Sunday, November 27, 2016

The Arts and Politics, or That "Hamilton" Incident

This past month has been breathtaking in the world of American politics and elections. I don't ever recall in my lifetime anything as contentious as this year's political campaigns have been, or that a candidate for US President was so ill-qualified, ethically-challenged and ignorant. I've been working on several posts to address my thoughts and feelings about what has happened. Today, I wanted to draw your attention to a fellow blogger's response to the "incident" at the Broadway show Hamilton and the aftermath.

Scott Chamberlain of Mask of the Flower Prince covers the arts, primarily the classical music world, but also the arts world in general. His post, "On the Hamilton Incident," thoroughly plumbs the depths of the controversy from the point of view of an arts administrator and artist. I urge you to read and think about it. 

Think about the role of the arts in your life. Do you go to movies? This medium uses visual art, spoken word art, as well as music. Do you read books? This is the literary art medium. Do you listen to music -- and it really doesn't matter what kind because music is music? Or attend plays at a theater or your kid's concert or play? Surely you notice the buildings around you. They are designed by artists called architects. Doodling is a form of art, as well as drawing, painting, or finger painting. Poetry (or song lyrics). The public art we see in the public spaces of urban areas and airports, in museums, displayed by corporations in their headquarters. We are surrounded by art.

New York City skyline 2016

The best art not only entertains, but reveals truths about the human condition, provokes thought about belief systems, and encourages discussion. I'm a writer. I write to tell stories, to entertain with those stories, but my characters have issues or challenges that can provoke thought as well as insight. I don't plan it that way because I just begin telling the story. The characters have their own minds and lives.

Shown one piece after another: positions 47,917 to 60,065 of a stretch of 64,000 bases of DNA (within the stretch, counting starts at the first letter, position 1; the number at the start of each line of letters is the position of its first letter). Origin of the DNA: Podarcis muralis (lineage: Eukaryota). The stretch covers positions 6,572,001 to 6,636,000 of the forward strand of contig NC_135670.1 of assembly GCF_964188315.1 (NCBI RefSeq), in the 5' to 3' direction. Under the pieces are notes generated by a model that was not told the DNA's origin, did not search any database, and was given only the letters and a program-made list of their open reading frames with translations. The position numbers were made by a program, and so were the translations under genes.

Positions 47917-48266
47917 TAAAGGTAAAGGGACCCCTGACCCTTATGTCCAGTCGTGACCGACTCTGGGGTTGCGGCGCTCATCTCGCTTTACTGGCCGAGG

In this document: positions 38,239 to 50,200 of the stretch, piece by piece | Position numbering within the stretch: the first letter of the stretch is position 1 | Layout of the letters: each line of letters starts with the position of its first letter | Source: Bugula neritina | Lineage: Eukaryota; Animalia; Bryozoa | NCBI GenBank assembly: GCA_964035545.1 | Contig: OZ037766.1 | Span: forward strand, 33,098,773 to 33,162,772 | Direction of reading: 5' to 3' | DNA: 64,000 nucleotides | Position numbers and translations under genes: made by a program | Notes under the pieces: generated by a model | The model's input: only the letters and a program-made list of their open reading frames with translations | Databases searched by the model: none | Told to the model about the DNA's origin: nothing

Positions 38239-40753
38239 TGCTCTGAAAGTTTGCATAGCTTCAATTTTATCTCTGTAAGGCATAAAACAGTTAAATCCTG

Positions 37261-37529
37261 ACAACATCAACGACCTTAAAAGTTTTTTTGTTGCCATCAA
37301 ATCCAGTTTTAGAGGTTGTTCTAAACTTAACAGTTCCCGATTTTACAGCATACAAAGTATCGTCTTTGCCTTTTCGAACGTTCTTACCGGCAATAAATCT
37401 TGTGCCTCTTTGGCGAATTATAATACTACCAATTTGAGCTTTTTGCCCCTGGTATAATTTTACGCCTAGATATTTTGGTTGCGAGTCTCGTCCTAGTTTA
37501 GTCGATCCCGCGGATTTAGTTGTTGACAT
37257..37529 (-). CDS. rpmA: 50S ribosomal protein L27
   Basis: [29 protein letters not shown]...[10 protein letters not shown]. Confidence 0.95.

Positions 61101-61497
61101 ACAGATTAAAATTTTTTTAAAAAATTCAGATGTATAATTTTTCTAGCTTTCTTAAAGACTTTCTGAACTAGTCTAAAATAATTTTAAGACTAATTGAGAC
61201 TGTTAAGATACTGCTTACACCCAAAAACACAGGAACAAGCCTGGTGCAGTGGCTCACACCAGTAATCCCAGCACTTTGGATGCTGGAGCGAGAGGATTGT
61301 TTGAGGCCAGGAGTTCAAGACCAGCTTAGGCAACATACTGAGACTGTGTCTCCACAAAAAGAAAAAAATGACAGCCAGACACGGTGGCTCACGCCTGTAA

Having said that, I recognize that there are people on this planet who don't want to think, and they don't care about the arts.  They only want to be distracted and entertained. They don't read much. They love their smartphones for the distraction they provide through the internet. They like to see crash-and-burn movies with lots of explosions and nothing more. Maybe they also love to watch professional sports. They believe "art" is elitist and are not open to discussing it. They work hard but often live paycheck to paycheck. I believe these people are the core of Mr. Trump's supporters, and he, despite his wealth, his college education, his many businesses, and whatever opportunities all that would bring him, is one of them.

As for the cast of Hamilton, they have the right, their First Amendment right, to express themselves.  So, too, the booers and hissers in the audience that evening who expressed themselves when Mr. Pence entered the theater. As Scott Chamberlain points out in his piece, when the play began, the audience became united in watching the play together. That's what art does, too.

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